As the “War on Drugs” threatens to heat up, we might ask our current administration to take a step back and consider Portugal. In 2001, Portugal decriminalized all drugs—yes, all—including hard drugs like heroin and meth. Critics expected the incidence of drug abuse in Portugal would skyrocket as a result. That is not what happened. Drug use fell over the ensuing 15 years and more importantly, drug-related deaths fell precipitously.

Drugs aren’t legal in Portugal but being in possession of any drug is also not criminal. Rather the country treats drug use as a health issue. Anyone caught with less than a 10-day supply of any drug is required to get drug treatment. There is no criminal charge, no court hearing, and no incarceration. The policy isn’t expected to rid Portugal of drug abuse; rather, the intended outcome is harm reduction.

Equifax Breach: A Cybercrime That Affected Millions of Americans

You have probably heard about the Equifax breach by now. As far as identity theft crimes goes, this was a big one. An estimated 143 million people in the United States may have had their personal information compromised when cybercriminals gained access to the Equifax database, which included social security numbers and driver’s license numbers.

The breach took place from mid-May to July and although it was discovered on July 27, Equifax did not reveal this breach to the public until September 7. It is estimated that over 50% of those with a credit bureau report was affected.

Fire season is upon us and Firefighter Crew 13-3 is ready to swing into action. But Crew 13-3 isn’t the firefighting crew you imagine. Crew 13-3 is an inmate firefighting crew, stationed in Malibu, is one of many inmate crews stationed throughout California. You might be surprised to learn that there are approximately 4,000 inmate firefighters in California. Depending on the location, that makes up between 50 to 80 percent of all ground firefighting crews. The job is offered to inmates who volunteer and are physically able. Most inmates who qualify are incarcerated for low-level crimes, often associated with drug- or alcohol-related offenses. Both men and women serve these crews and, as you might suspect, the work is dangerous and the pay is low.

This program, known as the Conservation Camp Program, has been around since 1946. It is estimated to save California tax payers roughly $100 million a year because the inmate crews are paid a maximum of $2.56 a day—far less than a civilian firefighter is paid. But the work comes with some perks. The inmates aren’t incarcerated in prison; rather, they live in “Conservation Camps” that are more like retreats than prison. The food is good, the scenery is often exquisite, family visits are allowed, and some camps have vegetable gardens, yoga and meditation sessions, among other amenities that most prison inmates don’t enjoy. There is a camaraderie among the inmates that is not found in a traditional prison and many of the inmates report great satisfaction from the work.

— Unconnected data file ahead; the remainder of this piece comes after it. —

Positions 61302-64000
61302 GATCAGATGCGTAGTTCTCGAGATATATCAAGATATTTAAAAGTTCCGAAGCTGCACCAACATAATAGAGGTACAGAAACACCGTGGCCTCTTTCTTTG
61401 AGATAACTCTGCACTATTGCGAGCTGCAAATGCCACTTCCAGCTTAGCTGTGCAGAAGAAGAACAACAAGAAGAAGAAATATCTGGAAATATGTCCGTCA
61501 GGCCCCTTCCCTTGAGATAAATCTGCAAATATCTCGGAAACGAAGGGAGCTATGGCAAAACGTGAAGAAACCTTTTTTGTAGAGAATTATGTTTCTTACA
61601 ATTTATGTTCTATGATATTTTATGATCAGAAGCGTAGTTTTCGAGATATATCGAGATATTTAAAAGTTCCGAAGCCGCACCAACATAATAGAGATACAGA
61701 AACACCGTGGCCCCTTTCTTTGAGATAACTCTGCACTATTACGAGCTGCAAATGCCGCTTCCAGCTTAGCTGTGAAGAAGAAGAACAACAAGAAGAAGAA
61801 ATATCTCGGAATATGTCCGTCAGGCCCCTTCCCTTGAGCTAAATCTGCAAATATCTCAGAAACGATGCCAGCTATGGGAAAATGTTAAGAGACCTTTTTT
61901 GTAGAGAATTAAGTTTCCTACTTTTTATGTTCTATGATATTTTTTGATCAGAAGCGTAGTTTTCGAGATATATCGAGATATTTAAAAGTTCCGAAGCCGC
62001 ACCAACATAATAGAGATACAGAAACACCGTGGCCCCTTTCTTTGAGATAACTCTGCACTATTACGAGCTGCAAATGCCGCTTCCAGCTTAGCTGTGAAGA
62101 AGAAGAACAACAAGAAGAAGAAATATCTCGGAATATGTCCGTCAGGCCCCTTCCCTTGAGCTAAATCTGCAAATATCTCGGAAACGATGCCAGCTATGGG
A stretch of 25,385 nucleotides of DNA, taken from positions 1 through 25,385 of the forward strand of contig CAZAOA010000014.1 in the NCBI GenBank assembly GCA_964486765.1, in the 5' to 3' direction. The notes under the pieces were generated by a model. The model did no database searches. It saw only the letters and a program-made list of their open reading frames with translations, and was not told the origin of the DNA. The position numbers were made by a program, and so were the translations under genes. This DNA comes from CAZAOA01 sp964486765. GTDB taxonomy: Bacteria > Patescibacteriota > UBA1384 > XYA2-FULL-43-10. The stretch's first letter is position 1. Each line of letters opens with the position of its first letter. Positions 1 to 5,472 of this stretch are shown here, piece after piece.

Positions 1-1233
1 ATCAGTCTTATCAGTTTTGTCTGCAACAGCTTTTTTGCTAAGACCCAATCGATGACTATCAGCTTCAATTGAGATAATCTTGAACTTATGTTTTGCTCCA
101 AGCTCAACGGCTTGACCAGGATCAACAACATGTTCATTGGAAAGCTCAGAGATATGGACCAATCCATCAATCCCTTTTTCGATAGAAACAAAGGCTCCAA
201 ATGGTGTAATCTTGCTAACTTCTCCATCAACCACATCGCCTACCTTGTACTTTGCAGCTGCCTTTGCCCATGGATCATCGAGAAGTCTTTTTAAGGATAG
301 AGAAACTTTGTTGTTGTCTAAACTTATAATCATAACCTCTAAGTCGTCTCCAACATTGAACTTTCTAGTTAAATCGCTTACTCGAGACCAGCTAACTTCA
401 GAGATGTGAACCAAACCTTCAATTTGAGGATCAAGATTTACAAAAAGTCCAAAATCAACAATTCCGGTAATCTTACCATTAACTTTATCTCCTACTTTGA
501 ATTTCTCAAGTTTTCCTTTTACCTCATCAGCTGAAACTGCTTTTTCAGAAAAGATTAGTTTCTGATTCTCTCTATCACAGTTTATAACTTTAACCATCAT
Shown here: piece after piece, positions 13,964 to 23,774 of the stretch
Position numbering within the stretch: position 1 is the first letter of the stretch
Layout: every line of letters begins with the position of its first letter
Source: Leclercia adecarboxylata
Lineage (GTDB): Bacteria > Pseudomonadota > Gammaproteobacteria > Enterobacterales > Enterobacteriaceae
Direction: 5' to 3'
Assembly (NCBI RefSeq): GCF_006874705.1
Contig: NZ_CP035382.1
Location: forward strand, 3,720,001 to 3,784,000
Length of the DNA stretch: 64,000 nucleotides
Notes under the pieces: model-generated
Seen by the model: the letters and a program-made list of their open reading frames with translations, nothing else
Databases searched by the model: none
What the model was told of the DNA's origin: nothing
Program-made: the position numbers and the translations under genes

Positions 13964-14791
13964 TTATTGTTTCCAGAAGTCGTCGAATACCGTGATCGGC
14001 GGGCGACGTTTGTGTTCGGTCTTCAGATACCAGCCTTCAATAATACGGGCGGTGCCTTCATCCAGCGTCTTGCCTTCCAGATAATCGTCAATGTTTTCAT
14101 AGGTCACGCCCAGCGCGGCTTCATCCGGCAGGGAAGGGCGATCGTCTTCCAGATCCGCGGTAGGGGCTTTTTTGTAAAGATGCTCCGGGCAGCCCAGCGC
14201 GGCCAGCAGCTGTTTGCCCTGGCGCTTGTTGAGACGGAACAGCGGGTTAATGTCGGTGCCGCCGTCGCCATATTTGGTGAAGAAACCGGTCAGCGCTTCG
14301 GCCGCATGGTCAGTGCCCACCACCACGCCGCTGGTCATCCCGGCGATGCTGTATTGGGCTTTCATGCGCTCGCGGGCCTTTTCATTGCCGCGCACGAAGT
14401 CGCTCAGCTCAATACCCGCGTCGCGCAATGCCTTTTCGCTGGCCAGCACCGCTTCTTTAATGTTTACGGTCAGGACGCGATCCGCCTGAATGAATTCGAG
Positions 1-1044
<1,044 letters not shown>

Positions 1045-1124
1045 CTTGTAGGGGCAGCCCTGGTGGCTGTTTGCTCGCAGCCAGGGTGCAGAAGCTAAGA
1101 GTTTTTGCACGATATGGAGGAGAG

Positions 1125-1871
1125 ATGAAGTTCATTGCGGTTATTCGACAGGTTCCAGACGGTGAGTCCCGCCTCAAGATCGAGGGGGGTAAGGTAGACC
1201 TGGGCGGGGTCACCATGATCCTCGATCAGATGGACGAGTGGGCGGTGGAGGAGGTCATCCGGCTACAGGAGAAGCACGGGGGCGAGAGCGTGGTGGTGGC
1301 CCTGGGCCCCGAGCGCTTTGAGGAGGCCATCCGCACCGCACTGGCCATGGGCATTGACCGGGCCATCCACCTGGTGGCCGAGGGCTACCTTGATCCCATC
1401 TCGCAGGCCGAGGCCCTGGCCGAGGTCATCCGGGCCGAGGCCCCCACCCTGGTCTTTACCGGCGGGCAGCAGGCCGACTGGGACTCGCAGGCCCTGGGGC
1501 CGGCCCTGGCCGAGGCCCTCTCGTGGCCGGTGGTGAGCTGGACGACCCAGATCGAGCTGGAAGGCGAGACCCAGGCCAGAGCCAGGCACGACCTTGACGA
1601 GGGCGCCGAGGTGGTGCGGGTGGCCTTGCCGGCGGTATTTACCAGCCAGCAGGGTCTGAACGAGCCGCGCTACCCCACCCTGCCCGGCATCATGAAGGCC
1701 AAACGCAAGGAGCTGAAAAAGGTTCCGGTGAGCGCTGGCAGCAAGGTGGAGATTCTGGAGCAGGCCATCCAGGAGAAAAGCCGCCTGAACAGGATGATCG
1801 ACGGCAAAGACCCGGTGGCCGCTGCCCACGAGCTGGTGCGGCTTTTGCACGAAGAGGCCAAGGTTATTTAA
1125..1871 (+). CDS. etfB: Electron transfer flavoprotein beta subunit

The state recognizes that prison incarceration often fails to rehabilitate the defendant. And in the state’s self-interest, the state also recognizes that incarcerating criminals whose crimes were not violent, puts a burden on the prison system. Alternative sentencing schemes are available to address both of these problems. This Conservation Camp Program is one of many alternative sentencing options that are available to persons convicted of crimes in California.

We cannot walk down our streets, drive our cars, or talk on our cell phones without these activities being caught by ubiquitous law enforcement surveillance. Use a cell phone and your location can be easily discovered. Similarly, the license plates of cars everywhere are being continuously scanned and registered in a database. Facial recognition cameras are scanning pedestrians and drivers at every turn. Next time you are walking in town, look up on the light poles and other high public structures. Smile, you’re on candid camera.

This surveillance undoubtedly helps the cops catch the bad guys. I have seen how these techniques have enabled the police to discover the perpetrator of crime and locate him or her quickly. The techniques also often provide the prosecution with solid evidence. The defendant who says, “I wasn’t there” as defendants do, will often find out that the prosecution has irrefutable evidence that the defendant was there. Maybe the defendant’s cell phone signal was running off a cell tower near the location of the crime, maybe the defendant’s license plate was scanned on the street where the crime occurred, maybe the prosecution even has a picture of the defendant from a nearby surveillance camera, and soon, a law enforcement drone or small plane may capture evidence against the defendant. Defendants are often unaware that they have been surreptitiously surveilled – as indeed we all are!

This comes with a price. Every innocent citizen is caught in this web of surveillance implicating our Fourth Amendment Right to be free from unreasonable search and seizure. Many people are willing to be constantly surveilled in trade off for greater crime prevention. But, the wisdom of our Founding Fathers should not be ignored.